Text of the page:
The Swing of the Advantage  

I know this much about you: at one time or another your chances for a better life, once very high, changed and seemed dim. Your spirits plummeted because whatever advantage you once held had slipped away. On another day you regained the advantage. Then your spirits instantly soared, and you were the one thing you had always wished to be: happy.

The swing of the advantage–to you or away from you–is something that-occurs in every aspect of your life and mine from childhood through old age. The advantage is like aWoman swinging attennis racket on tennis court ball passing back and forth between you and life. No one ever holds the advantage all the time. The advantage can swing to you or away from you at any time. Sometimes you hold the advantage, and an ideal life and great achievements in your career or personal life seem so near you can touch them with your fingers. Then you suffer a setback, a crisis, or a major problem, and you’re driven down into the dark depths of discouragement. You have lost the advantage, and your need now is to get it back.

Then you shake off discouragement and take decisive action. Once you’re in action, opportunities appear like jewels you pick up off the ground. The advantage is yours once more, and a better life unfolds like the petals of a rose. Your dreams are no longer mere fantasies but facts that you now incorporate into your life You turn directions, changing into a new being. For example, the success you wanted was to publish a book. You work hard. Your book is published, and now the identity that will never leave you is yours: “published author.

swinging pendulum“The Swing of the Advantage” is a concept from my print best seller Fighting to Win: Samurai Techniques for Your Work and Life (now available as an eBook). From the twelfth through the nineteenth centuries Japanese samurai (bushi) were fighting men and women in service of a lord, a “daimyo.” They were the greatest warriors who ever lived, and based their expertise on physical, psychological, and Zen spiritual insights and techniques that they acquired through as demanding training as there has ever been in any discipline. Their skills were legendary. Fighting To Win prescribes their spiritual/psychological insights and adaptations of their techniques for overcoming obstacles to a productive and fulfilling life.

Samurai tactics never changed. They are a philosophy and life style–a “kamae,” a battle stance or posture,” a “Way.” They are “zan totsu“–which means “rushing straight ahead into action”  and “mo chih ch’u,” which is “going ahead confidently without hesitation.” The samurai were conditioned to confront, not avoid, difficulties, to embrace them, to race directly and swiftly to what you fear most. Were we to rush into our fear without hesitations many of our problems would be dispensed with quickly. When you approach your life and your work mo chih ch’u, fearlessly, your strength increases fourfold and you go straight to your goal.

Samurai were taught “Trust only movement” and “Test your armor, but only test the front” because you are not in action–in your everyday life, in your occupation and other pursuits–to run away and hide from “inner dragons.” Dragons are the sum total of all your fears, anxieties, and inhibitions. Seeking freedom from dragons, samurai “strike through the black silhouette of a dragon head with open mouthdragon’s mask.”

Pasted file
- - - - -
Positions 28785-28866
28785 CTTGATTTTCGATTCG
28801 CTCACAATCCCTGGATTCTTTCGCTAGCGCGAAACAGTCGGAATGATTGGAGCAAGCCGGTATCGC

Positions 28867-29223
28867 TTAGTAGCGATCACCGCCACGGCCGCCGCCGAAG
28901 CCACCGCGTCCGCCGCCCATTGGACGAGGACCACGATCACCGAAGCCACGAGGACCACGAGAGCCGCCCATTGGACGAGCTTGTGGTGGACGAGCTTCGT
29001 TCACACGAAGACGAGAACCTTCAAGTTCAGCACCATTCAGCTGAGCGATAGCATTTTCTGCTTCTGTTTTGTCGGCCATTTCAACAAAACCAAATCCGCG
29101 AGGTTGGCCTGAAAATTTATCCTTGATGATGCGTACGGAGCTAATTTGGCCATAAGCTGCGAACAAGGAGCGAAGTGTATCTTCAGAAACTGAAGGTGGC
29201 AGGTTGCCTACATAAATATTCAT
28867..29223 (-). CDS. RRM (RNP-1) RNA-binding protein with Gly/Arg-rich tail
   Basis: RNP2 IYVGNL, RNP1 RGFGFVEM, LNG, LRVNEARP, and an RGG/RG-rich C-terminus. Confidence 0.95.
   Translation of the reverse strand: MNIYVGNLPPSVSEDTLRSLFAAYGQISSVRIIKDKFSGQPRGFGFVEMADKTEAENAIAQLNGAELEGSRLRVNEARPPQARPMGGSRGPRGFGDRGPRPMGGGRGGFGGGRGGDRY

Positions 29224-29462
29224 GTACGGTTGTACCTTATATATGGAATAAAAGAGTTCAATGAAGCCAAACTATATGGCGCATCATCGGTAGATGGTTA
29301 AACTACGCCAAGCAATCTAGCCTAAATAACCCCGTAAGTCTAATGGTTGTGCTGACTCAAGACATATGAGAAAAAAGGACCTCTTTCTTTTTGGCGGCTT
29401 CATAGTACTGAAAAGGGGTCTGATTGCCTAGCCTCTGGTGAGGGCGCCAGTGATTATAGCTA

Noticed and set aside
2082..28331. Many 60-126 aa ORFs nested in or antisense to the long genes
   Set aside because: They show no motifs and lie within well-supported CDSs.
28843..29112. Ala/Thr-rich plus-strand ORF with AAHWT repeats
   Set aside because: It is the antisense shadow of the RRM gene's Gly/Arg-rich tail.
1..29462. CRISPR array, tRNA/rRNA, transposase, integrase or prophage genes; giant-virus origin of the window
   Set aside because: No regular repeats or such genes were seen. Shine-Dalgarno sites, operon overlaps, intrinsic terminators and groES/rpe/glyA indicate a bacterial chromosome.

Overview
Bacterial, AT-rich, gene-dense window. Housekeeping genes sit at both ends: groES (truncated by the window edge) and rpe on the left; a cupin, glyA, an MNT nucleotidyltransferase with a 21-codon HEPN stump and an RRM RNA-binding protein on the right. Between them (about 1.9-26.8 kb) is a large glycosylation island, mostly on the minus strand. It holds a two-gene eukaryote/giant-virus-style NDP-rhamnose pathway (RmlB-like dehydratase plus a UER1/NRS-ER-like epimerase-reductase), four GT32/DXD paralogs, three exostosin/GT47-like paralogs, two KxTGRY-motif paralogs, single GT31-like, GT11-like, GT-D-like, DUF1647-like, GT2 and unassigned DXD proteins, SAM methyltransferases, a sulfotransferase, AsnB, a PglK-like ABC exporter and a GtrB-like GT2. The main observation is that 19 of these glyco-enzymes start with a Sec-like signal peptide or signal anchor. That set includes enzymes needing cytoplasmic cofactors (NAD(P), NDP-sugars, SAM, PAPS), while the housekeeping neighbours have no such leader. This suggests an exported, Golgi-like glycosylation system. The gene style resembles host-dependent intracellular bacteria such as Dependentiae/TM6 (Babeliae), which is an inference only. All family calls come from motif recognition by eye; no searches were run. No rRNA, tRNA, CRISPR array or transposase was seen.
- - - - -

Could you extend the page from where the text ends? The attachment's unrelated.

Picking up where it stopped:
You can use this samurai concept of the swing of the advantage to gain victories. Like samurai you can face up to difficulties and rush to the attack—confronting and overcoming obstacles, not hesitating, not hanging back, but solving problems–dispensing with useless patterns  of thought and action that have led you from your goals rather than to them. Then you will be filled with the exhilarating surge of the powerful energy (“ki’) of a man or woman on the attack. You are not looking back, not fearful of facing up to what lies ahead in the fog of life, but committed in spirit and mind to the  action in front of you not tomorrow, but in this single fleeting moment of time, gaining back the swing of the advantage before this moment ends.

Let’s say you’re afraid to take a chance and the opportunity slips away. You’ve given up the advantage. But then you take the chance and succeed. You’ve seized the advantage back. Sometimes your diet is going well. But at other times you ravenously raid the cookie jar Once again fattening food has gained the advantage and your self-esteem and health are in jeopardy. But then you get a little angry and recommit yourself, and achieve your target weight. You have regained the advantage.

Prescriptionsseesaw with red seats

  • Recognize and be prepared for swings of the advantage–sometimes to you and other times away from you. Because you and I are alive, neither of us is a stranger to the swing of the advantage.
  • Make the loss of the advantage only a temporary impediment. Say to yourself, “Oops, there goes the advantage.” Then quickly, without stopping to bemoan your plight, use your determination, spirit, and decisive action to get it back. And when it swings back over to you–when you have solved a longstanding problem, for example, or overcome an obstacle that has stopped you for as long as you can remember–don’t stop to congratulate yourself. Don’t stop at all. When you’re gaining ground on a better life say, “You can’t escape me. I’m on your trail.” Just keep moving in the only direction that matters–forward toward your goals.
  • Don’t delude yourself into believing you have the advantage when you don’t. Life is to be looked at in one way–squarely in the eye–and a fool’s paradise is hell in disguise.